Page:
Same old Stephen Colbert debuts his CBS ‘Late Show’

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Republican Presidential candidate Jeb Bush chats with Stephen on the premiere of The Late Show with Stephen Colbert. JEFFREY R. STAAB/CBS
Republican Presidential candidate Jeb Bush chats with Stephen on the premiere of The Late Show with Stephen Colbert. JEFFREY R. STAAB/CBS

Republican Presidential candidate Jeb Bush chats with Stephen Colbert on the premiere of “The Late Show with Stephen Colbert.” JEFFREY R. STAAB/CBS

So, it turns out that out-of-character Stephen Colbert is a lot like in-character Stephen Colbert. And I’m okay with that.

The comedian/actor debuted his version of the CBS “Late Show” Tuesday with a new house band from a revamped Ed Sullivan Theater, but there was no shortage of hints for fans of Comedy Central’s “The Colbert Report” that they might want to stick around.

For starters, there was the set, familiar in its red, white and blue color scheme. The Captain America shield from his old show’s digs hung on the wall. And the host (oddly acting as his own announcer thought the night) was decked out in the colors himself. He addressed the audience as “nation,” a “Colbert Report” staple, and even referenced “Jimmy,” the control room presence from his old show when asking for an on-screen graphic to be removed.

While Colbert made every effort to retain his left-leaning “Report” viewers, the theme of “let’s all just get along” welcomed those of differing political persuasions who might have been tuning in out of curiosity.

The host began the show with a rendition of “The Star-Spangled Banner,” taped in locales across the country. At the end of the opening, a little league umpire ripped off his mask to reveal he was none other than former Colbert boss (and the new show’s executive producer) Jon Stewart.

He treated his second guest, Jeb Bush (following George Clooney, whose film career was gently mocked in a series of “scenes” from the fictional movie,”Decision Strike”) fairly, generously allowing him to tick off talking points from his Republican Presidential campaign. Admitting that he and his own brother (in the audience) had differing political opinions but could still get along, Colbert asked Bush where he disagreed politically from his sibling, George W. Bush (not conservative enough, Jeb said).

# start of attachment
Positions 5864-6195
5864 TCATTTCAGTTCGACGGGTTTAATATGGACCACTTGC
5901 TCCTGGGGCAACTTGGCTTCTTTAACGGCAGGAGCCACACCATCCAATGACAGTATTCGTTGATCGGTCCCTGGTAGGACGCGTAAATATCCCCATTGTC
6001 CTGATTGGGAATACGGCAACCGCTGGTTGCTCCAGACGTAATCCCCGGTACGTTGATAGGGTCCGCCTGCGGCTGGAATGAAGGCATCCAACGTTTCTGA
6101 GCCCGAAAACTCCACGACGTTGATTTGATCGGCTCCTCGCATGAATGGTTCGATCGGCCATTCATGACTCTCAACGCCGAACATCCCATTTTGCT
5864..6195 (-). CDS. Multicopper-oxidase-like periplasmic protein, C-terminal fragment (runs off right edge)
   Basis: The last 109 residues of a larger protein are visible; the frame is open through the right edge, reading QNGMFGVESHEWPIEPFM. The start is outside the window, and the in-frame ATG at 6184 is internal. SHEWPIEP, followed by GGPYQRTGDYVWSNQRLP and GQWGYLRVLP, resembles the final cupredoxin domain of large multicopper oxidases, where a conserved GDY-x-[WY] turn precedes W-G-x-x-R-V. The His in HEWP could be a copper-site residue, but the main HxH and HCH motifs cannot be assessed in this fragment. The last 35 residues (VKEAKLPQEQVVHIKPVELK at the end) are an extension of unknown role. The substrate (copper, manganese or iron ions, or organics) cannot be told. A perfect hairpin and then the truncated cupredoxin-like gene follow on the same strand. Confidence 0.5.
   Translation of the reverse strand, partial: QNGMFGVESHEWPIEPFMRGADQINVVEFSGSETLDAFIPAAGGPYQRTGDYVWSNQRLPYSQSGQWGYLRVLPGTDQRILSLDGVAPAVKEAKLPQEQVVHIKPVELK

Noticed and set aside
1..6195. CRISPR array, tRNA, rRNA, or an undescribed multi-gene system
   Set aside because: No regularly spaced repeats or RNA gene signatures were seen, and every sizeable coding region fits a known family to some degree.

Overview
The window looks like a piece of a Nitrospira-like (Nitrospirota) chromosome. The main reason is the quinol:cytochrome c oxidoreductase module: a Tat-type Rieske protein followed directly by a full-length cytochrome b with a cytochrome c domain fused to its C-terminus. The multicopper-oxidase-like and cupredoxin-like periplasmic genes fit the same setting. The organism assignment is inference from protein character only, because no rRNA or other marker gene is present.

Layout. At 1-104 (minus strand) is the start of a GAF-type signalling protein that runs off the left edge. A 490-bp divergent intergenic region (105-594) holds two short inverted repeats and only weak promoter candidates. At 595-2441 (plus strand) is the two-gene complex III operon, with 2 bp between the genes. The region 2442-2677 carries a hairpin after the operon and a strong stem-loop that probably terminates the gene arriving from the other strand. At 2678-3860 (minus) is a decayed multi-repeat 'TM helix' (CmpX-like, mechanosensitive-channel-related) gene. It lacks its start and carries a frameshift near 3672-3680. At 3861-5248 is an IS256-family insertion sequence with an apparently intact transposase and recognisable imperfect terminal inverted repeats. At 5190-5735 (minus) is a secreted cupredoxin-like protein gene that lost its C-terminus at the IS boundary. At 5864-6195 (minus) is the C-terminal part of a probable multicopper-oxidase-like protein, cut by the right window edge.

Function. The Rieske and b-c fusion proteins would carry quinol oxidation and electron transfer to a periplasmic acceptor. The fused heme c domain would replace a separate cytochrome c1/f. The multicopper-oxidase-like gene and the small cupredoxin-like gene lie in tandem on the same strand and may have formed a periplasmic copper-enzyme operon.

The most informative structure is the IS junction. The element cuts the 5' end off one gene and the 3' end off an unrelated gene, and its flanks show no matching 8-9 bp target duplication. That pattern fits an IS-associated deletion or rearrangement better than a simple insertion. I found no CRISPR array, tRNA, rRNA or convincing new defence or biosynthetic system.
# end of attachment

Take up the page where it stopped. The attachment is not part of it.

The host ended the show with an all-star, conciliatory rendition of Sly and the Family Stone’s soul staple “Everyday People” featuring vocals by Mavis Staples:

I am no better and neither are you/We are the same, whatever we do.

Oh, sha sha … so subtle.

Other highlights:

  • A short, standing monologue in which the host introduced his house band, Jon Batiste and Stay Human, led him to his desk (carved, he said, “out of a single piece of desk”) where he mocked Donald Trump, devoured a bag of Oreo cookies and  — at the command of a demonic, Assyrian firedog amulet — hawked Sabra brand hummus.
  • Colbert gave Clooney a wedding gift — a paperweight engraved with the phrase, “I don’t know you.”
  • The host envisioned Donald Trump’s proposed border wall as series of Trump skyscrapers knocked over onto their sides.
  • Colbert gave a short but sincere thank you to former “Late Show” host David Letterman by way of Letterman’s beloved stage manager, Biff Henderson.
  • CBS honcho Les Moonves sat in the audience in front of a console that would, ostensibly, allow him to flip the broadcast feed over to a rerun of “The Mentalist” in case of trouble.
  • It was awfully sweet of Colbert’s first audience to greet him with a standing ovation and the familiar, “Stephen! Stephen!” chant.
  • The host thanked the audience for joining him in making “television history. And, like most history,” he said, “it’s not on the History Channel.”
  • The Alamo Drafthouse tweeted this about Clooney’s fictional thriller:

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